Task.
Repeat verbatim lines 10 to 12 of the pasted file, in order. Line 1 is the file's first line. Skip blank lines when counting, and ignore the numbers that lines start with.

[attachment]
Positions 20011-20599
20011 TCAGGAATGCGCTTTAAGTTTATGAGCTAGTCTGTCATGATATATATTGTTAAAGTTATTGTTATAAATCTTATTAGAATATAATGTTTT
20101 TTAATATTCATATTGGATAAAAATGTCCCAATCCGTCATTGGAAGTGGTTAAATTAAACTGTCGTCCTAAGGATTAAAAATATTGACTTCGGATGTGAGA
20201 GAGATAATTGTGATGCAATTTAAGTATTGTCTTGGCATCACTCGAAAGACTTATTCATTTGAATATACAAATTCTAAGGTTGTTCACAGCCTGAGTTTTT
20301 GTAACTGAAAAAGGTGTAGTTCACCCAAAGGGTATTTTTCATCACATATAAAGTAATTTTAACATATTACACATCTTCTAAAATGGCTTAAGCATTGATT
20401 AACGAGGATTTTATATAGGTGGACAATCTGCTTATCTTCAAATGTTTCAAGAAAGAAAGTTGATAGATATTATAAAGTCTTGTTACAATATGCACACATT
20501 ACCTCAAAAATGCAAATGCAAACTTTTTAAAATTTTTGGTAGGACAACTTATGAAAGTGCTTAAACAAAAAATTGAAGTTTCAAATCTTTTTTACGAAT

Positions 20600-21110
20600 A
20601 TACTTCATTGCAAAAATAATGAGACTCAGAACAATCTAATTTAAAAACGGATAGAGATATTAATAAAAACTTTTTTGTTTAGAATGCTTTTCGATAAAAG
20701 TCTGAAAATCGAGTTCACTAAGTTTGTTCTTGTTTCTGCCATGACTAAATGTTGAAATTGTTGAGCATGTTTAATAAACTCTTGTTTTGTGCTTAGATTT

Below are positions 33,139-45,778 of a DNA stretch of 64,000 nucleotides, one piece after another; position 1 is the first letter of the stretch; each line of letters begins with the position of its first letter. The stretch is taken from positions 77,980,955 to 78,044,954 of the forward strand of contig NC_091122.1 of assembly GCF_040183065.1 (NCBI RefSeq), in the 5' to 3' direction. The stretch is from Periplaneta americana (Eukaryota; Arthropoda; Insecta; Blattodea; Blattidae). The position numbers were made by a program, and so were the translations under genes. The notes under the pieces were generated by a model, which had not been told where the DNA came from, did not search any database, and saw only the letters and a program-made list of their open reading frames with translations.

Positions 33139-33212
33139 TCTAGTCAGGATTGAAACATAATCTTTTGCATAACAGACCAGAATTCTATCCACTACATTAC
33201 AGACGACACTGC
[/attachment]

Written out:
20601 TACTTCATTGCAAAAATAATGAGACTCAGAACAATCTAATTTAAAAACGGATAGAGATATTAATAAAAACTTTTTTGTTTAGAATGCTTTTCGATAAAAG
20701 TCTGAAAATCGAGTTCACTAAGTTTGTTCTTGTTTCTGCCATGACTAAATGTTGAAATTGTTGAGCATGTTTAATAAACTCTTGTTTTGTGCTTAGATTT

Below are positions 33,139-45,778 of a DNA stretch of 64,000 nucleotides, one piece after another; position 1 is the first letter of the stretch; each line of letters begins with the position of its first letter. The stretch is taken from positions 77,980,955 to 78,044,954 of the forward strand of contig NC_091122.1 of assembly GCF_040183065.1 (NCBI RefSeq), in the 5' to 3' direction. The stretch is from Periplaneta americana (Eukaryota; Arthropoda; Insecta; Blattodea; Blattidae). The position numbers were made by a program, and so were the translations under genes. The notes under the pieces were generated by a model, which had not been told where the DNA came from, did not search any database, and saw only the letters and a program-made list of their open reading frames with translations.